The Atacama Large Millimeter/submillimeter Array (ALMA) is composed of 66 antennas located in northern Chile on the Chajnantor Plateau at an altitude of 5000 m an a latitude of -23 degrees. The dryness and stability of the air at this location make it ideal for observing millimetre and submillimetre radiation from astronomical objects. The telescope, which began science observations in 2011, was constructed and is operated by an international collaboration including Europe (represented by the European Southern Observatory), North America (represented by the National Radio Astronomy Observatory), East Asia (represented by the National Astronomical Observatory of Japan), and Chile, with activities coordinated by the Joint Astronomy Centre in Santiago, Chile.
The Alan Turing Building, which is the home of the UK ALMA Regional Centre Node (from the University of Manchester website).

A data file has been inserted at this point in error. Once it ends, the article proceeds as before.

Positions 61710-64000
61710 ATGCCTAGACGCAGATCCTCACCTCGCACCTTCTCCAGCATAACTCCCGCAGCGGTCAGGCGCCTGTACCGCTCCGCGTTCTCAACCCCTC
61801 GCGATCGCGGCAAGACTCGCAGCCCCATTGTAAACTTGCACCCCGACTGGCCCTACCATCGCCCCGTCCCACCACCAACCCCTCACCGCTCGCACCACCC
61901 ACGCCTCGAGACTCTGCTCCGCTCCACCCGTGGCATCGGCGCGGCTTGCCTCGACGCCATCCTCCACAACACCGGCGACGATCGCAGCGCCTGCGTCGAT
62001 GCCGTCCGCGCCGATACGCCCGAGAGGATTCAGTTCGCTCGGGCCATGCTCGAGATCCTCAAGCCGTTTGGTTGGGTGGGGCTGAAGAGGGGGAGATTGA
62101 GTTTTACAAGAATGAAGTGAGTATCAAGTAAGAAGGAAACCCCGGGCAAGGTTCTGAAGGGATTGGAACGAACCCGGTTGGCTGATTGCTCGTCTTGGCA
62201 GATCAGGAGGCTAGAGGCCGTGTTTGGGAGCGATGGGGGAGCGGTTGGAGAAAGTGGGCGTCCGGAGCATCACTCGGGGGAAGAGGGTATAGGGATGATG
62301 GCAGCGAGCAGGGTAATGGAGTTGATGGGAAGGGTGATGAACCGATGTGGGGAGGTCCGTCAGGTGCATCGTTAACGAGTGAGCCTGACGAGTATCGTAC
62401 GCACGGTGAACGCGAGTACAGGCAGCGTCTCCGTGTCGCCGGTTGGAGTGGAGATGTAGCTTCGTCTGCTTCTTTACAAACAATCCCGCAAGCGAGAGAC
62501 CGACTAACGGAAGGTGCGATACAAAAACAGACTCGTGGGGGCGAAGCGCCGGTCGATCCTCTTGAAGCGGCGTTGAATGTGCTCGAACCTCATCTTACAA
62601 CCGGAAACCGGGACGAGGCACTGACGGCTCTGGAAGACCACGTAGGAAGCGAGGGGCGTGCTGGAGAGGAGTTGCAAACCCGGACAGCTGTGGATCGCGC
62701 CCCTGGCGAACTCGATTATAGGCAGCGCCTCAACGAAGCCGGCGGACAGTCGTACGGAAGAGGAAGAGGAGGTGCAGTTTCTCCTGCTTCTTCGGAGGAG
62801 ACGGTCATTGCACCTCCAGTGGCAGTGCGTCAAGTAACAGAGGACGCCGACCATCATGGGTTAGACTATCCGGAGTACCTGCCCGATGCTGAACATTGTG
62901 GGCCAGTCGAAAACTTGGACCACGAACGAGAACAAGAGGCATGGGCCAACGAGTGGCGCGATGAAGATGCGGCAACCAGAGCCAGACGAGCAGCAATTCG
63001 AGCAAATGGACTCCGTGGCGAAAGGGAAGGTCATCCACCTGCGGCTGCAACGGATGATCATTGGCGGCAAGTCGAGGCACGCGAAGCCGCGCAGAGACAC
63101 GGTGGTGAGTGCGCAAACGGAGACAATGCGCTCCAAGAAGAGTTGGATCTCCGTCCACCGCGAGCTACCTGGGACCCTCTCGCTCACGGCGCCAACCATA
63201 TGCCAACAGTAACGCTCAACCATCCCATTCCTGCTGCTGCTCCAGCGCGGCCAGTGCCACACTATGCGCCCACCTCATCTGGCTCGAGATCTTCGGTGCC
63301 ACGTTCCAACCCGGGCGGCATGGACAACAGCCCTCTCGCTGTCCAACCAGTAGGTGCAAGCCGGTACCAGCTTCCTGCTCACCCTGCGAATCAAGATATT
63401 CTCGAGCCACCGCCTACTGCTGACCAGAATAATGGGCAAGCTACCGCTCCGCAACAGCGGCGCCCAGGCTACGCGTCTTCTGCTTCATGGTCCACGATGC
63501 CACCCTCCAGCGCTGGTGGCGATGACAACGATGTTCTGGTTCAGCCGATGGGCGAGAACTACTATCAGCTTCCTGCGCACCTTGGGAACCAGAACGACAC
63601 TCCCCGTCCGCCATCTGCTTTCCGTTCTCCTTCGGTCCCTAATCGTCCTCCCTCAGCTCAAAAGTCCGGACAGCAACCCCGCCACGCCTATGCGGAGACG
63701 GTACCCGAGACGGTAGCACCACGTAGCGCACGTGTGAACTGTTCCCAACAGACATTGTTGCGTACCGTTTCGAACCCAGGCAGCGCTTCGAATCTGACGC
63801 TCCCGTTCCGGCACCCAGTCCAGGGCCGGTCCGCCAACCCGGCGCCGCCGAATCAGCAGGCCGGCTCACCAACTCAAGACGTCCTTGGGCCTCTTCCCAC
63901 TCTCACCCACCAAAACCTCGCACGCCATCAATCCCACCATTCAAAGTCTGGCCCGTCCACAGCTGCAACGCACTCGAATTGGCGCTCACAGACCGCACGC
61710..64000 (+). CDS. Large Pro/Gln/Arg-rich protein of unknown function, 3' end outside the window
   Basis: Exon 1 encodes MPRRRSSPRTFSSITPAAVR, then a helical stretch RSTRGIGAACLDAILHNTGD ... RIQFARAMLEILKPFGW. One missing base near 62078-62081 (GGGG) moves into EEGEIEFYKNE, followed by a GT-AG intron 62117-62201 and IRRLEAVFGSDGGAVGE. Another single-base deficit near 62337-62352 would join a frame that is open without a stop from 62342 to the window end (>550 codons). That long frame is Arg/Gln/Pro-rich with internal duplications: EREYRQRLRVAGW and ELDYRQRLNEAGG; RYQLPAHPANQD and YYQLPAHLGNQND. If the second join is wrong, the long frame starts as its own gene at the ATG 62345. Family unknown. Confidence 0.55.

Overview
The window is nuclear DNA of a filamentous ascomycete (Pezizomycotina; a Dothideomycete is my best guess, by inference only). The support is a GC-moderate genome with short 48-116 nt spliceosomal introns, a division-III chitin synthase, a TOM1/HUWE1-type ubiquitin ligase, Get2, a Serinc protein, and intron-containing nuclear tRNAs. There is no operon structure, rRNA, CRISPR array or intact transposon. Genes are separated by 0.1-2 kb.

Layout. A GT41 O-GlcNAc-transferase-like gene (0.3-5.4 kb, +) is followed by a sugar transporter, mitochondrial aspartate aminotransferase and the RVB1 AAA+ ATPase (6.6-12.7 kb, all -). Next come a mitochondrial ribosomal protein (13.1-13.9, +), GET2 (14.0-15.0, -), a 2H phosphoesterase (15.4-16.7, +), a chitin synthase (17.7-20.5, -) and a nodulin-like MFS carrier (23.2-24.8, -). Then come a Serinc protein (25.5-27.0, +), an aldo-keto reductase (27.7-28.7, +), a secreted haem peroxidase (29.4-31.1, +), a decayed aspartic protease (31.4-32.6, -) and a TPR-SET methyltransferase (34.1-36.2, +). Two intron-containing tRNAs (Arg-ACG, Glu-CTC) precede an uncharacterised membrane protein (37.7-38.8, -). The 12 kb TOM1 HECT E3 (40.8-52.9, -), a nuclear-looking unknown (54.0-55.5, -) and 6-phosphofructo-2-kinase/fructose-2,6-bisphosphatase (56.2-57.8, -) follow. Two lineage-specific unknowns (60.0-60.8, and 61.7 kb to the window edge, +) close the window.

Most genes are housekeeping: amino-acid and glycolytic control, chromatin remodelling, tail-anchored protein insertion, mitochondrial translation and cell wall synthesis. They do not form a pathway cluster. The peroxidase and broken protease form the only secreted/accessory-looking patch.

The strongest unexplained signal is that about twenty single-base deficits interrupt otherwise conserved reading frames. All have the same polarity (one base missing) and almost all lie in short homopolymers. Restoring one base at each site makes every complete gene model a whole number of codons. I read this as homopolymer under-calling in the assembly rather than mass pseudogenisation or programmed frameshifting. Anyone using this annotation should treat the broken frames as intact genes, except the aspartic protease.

UK ALMA Regional Centre Node
The UK ALMA Regional Centre (UK ARC), which is hosted by the Jodrell Bank Centre for Astrophysics (JBCA) at the University of Manchester and which is part of the Interferometry Centre of Excellence, provides support for UK scientists using the telescope. The STFC-funded collaborative project also includes contributions from Cambridge University, Oxford University, the UK Astronomy Technology Centre (ATC) and the STFC Rutherford Appleton Laboratory.
UK ARC Node Activities
The UK ARC supports ALMA users with multiple services including the following:
- Proposal planning and submission
- Observation preparation
- Enhanced data reduction and andanced analysis
- Dedicated high-end computer facilities
- Workshop and meeting organisation
- Informational monthly mailings on the status of ALMA
- Support of the ALMA Observation Support Tool
The UK ARC has also been involved with technical development for ALMA, including the following:
- Optical fibres and data transmission system
- Waver vaour radiometer for phase correction
- Band 2/3 system
- Observing Tool
- Data processing pipeline
- Simulations (including the Observation Support Tool)
- Science archive